Independent.ie - January 26, 2008

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American Music Club: There's a club if you'd like to go...
Publication: Independent.ie
Author: Nick Kelly
Date: January 26, 2008

It's probably safe to assume that when Mark Eitzel named the new American Music Club album, The Golden Age, he meant it in a bitterly ironic way.

It's not as if the 13 songs on the new record -- the band's ninth -- reveal a sunnier, happier Eitzel at peace with himself and the world. If they did, it would make the rolling ticker tape at the bottom of the CBS evening news. After all, Eitzel has described AMC's main influences as country music, Nick Drake and Joy Division...

As he approaches his 50th birthday, the cult Californian crooner remains every bit the morose malcontent. And we wouldn't have him any other way.

The songs on The Golden Age are quintessential AMC: peopled by lonely lushes out trawling downtown dives in the hope of finding a redemption of sorts. This usually leads them into the arms of unsuitable partners -- which they soon enough regret, usually with the dawn.

But amidst all the wreckage, Eitzel often conjures shining jewels of real poetry. "The Decibels And The Little Pills" on the new album is a gem. The narrator is the pill-poppers' party-pooper with the task of breaking the bad news that the hedonistic highs of the bright lights/big city (or in Eitzel's words, "all the thrills of the moon") are tragically transient. "You needed love to fill the dark. And time is a current that only flows from warm hands to warm hearts."

The song works as a companion piece to the Chemical Brothers and Midlake's collaboration The Pills Won't Help You Now from last year -- both provide a painful dissection of clubland, where happiness is but a medicated mirage. The frazzled mood is mirrored in the coda thanks to some wonderfully antsy guitar from AMC perennial Vudi.

Elsewhere, it's Eitzel himself who ends up imbibing at a party in "Windows On The World" -- and the party happens to be inside the Twin Towers in New York. But it goes without saying that Toby Keith this ain't.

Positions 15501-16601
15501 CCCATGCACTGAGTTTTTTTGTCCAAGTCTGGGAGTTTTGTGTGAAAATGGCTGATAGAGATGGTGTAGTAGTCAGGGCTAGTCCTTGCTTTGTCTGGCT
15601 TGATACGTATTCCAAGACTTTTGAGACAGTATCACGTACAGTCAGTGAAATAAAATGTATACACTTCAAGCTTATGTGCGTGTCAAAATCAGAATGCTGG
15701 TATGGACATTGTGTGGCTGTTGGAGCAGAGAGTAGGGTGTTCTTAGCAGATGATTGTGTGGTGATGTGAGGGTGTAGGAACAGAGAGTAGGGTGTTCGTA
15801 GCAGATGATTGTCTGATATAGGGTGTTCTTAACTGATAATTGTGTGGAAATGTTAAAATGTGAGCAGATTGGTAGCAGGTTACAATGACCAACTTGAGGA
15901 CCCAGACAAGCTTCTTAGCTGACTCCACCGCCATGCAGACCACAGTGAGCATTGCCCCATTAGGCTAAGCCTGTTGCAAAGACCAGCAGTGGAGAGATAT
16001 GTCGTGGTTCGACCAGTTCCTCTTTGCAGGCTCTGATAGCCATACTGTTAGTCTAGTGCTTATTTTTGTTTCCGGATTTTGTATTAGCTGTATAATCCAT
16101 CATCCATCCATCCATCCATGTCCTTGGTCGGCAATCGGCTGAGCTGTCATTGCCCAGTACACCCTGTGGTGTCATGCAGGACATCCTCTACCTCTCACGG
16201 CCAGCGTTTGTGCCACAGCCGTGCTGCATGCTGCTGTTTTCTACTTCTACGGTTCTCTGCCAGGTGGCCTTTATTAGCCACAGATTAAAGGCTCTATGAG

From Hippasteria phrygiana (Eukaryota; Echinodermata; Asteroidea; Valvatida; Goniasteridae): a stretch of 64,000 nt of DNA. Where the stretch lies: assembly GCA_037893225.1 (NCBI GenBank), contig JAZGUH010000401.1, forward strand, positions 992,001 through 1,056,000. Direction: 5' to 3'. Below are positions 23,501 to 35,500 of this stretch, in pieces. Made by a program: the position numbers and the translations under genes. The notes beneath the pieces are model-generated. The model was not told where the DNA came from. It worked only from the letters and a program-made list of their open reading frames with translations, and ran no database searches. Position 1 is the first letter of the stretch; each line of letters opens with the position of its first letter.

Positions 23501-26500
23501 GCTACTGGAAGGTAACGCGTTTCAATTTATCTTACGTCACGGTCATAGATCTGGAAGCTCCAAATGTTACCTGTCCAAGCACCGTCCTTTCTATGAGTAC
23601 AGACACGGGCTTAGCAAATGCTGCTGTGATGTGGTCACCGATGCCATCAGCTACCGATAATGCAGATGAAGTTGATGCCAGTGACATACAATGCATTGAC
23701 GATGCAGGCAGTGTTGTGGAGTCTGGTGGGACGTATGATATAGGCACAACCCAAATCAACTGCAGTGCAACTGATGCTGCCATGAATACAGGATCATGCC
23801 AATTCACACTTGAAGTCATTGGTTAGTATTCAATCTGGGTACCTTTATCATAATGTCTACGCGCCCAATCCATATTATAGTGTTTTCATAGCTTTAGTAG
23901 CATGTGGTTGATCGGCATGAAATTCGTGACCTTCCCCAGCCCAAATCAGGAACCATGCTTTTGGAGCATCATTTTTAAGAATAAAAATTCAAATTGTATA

But as serious as many of these songs are, Eitzel retains his pitch-black sense of humour. Look no further than his note on the American Music Club website explaining the timing of The Golden Age's release: "The new album will be released ... when the ice and snow is thick and heavy. When your winter depression finally kicks in. No Christmas or New Years to look forward to -- just the iron grip of the cold and the bleak endless news reports on the death we bring to the Middle East and to ourselves. Perfect. The record company did much market research and focus group after focus group said this would be the perfect time to release our new record. Of course it will be. After that we tour and bring our own version of American Freedom to a waiting and willing world."

Sounds like the beginning of a beautiful relationship. Eitzel & Co. kick off their European tour with four dates in Ireland next week. The last time AMC visited our shores was a truly memorable, er, "greatest hits" show in The Village in Dublin in 2004, when the band reformed after a 10-year hiatus to support their comeback album, Love Songs For Patriots.

Seeing the full band line-up is really the best way to appreciate Eitzel's music in a live setting: when he does the solo acoustic thing, he tends to be excruciatingly self-conscious, and often ends up getting into an argument with some moronic heckler, before forgetting the words to his best songs, which he then abandons half-way through in a fit of pique and/or self-disgust. Not pretty.

But with the band behind him, the hecklers are inaudible, and all is well with the world. Yet the classic AMC line-up -- which played on the seminal Everclear in 1991 -- has once again changed. Eitzel fired drummer Tim Mooney and bassist Dan Pearson and hired some LA musicians, Sean Hoffman and Steve Didelot from The Larks, in their place.

This is the line-up which features on the new record, recorded in the City of Angels, and it works a treat: the sound is laidback and loose-limbed, and the production unfussy and warm.

But how long this line-up lasts is open to question -- here's Eitzel telling The Event Guide why AMC spit up in the first place: "The band had no more money left. The managers took it all... The pedal steel player left because he hated us all acrimoniously. I then spent all my money firing my managers -- it took $60,000 to fire the fuckers."

And the 2004 reunion? "It all went bad. I fired the drummer and bass player. Are you a band any more if you don't even talk?"

With an excellent new album to plug and an indestructible back catalogue to mine, now is the time to catch Eitzel and his traveling minstrels -- before he fires everyone again.